You will usually be limited by the law as to the size shed you can build. How you will use the shed and what you want to store inside will also dictate the size shed you want. Also your budget might limit the size and type of materials you use.

      The size of the shed is usually the size of the outside of the floor. This means that the outside measurement of the shed will be larger by the thickness of the siding plus any trim. And of course the amount of overhang you build.

      When the law limits you to so many square feet they usually mean the measurement of the floor area. But check with your particular government to see if they mean the under roof area or outside or inside dimensions etc.

      Read this article for more information on legal issues.

      Shed dimensions

      You will loose 3 ½ inches of inside space on all 4 walls for your framing. You can store stuff in between the studs if it’s small. But big items will have to sit 3 ½ inches off the wall and resting on the studs. If you build shelves they will be nailed to the inside of the studs.

      Height might also be governed by the law. This usually mean the highest point of the shed. But sometimes they mean the wall closest to the property line. Don’t forget to include the thickness of the foundation in the overall height calculation if you set your shed on skids or blocks.

      The inside height of the sidewalls determines how long or tall of items you can store, or how many shelves you can build. So check the plans for the inside dimensions if you have a particular use in mind. Build 8ft sidewalls if possible to use the full length of the 4×8 sheets of siding.

      My plans include the option to build 7ft or 8ft sidewall heights. 7Ft walls means no splicing the gable ends. But 8ft walls will give you an additional 12 inches of inside storage at very little additional effort or cost.

      Here are the dimensions of my sheds

      • Overall height at peak, not including foundation: 8/9 ft
      • Outside wall height at eaves, not including foundation: 7/8 ft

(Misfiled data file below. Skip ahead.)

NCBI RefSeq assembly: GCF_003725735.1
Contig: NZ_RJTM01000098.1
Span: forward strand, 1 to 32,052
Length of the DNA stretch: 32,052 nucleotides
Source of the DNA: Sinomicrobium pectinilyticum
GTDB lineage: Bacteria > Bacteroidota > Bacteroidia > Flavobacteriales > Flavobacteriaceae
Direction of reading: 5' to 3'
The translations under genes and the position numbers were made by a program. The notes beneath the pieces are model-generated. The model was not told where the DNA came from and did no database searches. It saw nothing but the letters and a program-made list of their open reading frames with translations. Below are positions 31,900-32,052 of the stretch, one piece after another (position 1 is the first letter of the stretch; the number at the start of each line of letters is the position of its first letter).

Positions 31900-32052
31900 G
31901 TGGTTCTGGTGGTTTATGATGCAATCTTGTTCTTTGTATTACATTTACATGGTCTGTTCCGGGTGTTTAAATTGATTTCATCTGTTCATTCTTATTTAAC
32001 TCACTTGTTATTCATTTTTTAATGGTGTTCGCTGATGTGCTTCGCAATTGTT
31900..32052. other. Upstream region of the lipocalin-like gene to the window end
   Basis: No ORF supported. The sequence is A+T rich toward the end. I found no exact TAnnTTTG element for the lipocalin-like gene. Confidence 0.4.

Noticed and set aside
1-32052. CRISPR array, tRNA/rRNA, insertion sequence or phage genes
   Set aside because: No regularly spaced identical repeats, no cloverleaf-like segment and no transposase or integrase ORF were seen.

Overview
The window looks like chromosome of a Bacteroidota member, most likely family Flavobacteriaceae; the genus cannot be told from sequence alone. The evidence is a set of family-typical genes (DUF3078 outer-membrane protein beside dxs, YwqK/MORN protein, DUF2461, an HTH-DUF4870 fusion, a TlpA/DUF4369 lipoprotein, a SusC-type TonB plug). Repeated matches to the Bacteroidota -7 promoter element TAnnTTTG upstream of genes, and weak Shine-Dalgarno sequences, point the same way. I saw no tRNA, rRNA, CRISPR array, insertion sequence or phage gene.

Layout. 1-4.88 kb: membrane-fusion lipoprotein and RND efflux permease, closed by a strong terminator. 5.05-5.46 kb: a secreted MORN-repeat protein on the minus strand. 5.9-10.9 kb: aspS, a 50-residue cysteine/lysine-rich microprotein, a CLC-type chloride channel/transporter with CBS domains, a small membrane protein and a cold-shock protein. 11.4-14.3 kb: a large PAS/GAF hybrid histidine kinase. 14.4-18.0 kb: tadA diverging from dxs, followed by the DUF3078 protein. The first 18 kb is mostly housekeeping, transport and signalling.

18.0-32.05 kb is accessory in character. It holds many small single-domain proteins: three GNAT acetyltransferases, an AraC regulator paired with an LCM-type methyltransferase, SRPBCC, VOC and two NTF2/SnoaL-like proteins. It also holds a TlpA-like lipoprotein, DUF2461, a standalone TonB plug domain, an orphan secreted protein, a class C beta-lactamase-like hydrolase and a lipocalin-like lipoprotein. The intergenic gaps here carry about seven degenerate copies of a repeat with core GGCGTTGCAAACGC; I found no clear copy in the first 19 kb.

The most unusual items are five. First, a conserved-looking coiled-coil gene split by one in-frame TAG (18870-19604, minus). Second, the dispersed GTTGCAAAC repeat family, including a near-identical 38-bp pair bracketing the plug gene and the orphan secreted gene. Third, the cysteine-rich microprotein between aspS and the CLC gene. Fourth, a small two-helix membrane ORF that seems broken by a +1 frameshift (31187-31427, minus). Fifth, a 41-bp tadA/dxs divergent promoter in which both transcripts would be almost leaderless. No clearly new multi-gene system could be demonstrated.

• Door opening: 43 inches by 71/83 inches
      • Minimum inside height: 77/89 inches
      • Maximum inside height: 92/104 inches
      • Inside height under collar beam: 84/96 inches

      The first dimension is for 7ft sidewalls, the second dimension is for 8ft sidewalls. Add 2 inches to the overall height for 10ft wide sheds and 4 inches for 12ft wide sheds.

      If you need to shorten the wall height to make a shorter shed then you can just subtract the same amount from all vertical dimensions.

      Cost estimate

      Before you commit to building a shed you should know what it’s going to cost. The plans you are looking at should include a material list and cost estimate worksheet for every size shed. Print that out and take it down to your building supply store and calculate the cost of materials. And make sure they have everything you need in stock. If you have to special order something do it well ahead of time.

      If you have a truck you can haul everything yourself. If not ask them about delivery cost. Chances are they will just do a curb side delivery which means you will have to carry to the jobsite by hand. So factor delivery cost into the total cost to build.

      My plans include a material list and cost estimate for all 21/31/45 sizes.